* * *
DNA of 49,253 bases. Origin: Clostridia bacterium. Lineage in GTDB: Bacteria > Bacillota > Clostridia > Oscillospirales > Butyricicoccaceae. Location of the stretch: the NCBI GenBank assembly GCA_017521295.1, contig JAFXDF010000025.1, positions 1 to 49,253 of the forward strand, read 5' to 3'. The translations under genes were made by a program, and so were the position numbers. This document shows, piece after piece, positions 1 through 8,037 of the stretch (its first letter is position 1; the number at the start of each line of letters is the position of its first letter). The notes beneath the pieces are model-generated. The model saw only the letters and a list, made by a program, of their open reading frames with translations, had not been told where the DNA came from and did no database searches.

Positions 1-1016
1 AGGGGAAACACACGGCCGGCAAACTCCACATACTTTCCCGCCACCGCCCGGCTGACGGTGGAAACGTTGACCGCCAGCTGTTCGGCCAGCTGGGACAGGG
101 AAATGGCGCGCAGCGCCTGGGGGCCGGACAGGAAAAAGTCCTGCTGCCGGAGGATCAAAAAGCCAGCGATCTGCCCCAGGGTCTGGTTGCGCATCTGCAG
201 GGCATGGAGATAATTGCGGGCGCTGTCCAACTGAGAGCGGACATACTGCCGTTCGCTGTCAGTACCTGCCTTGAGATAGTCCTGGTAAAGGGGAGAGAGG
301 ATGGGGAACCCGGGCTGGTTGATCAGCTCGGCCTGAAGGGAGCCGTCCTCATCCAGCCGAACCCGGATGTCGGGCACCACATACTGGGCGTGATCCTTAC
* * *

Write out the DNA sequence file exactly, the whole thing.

DNA of 49,253 bases. Origin: Clostridia bacterium. Lineage in GTDB: Bacteria > Bacillota > Clostridia > Oscillospirales > Butyricicoccaceae. Location of the stretch: the NCBI GenBank assembly GCA_017521295.1, contig JAFXDF010000025.1, positions 1 to 49,253 of the forward strand, read 5' to 3'. The translations under genes were made by a program, and so were the position numbers. This document shows, piece after piece, positions 1 through 8,037 of the stretch (its first letter is position 1; the number at the start of each line of letters is the position of its first letter). The notes beneath the pieces are model-generated. The model saw only the letters and a list, made by a program, of their open reading frames with translations, had not been told where the DNA came from and did no database searches.

Positions 1-1016
1 AGGGGAAACACACGGCCGGCAAACTCCACATACTTTCCCGCCACCGCCCGGCTGACGGTGGAAACGTTGACCGCCAGCTGTTCGGCCAGCTGGGACAGGG
101 AAATGGCGCGCAGCGCCTGGGGGCCGGACAGGAAAAAGTCCTGCTGCCGGAGGATCAAAAAGCCAGCGATCTGCCCCAGGGTCTGGTTGCGCATCTGCAG
201 GGCATGGAGATAATTGCGGGCGCTGTCCAACTGAGAGCGGACATACTGCCGTTCGCTGTCAGTACCTGCCTTGAGATAGTCCTGGTAAAGGGGAGAGAGG
301 ATGGGGAACCCGGGCTGGTTGATCAGCTCGGCCTGAAGGGAGCCGTCCTCATCCAGCCGAACCCGGATGTCGGGCACCACATACTGGGCGTGATCCTTAC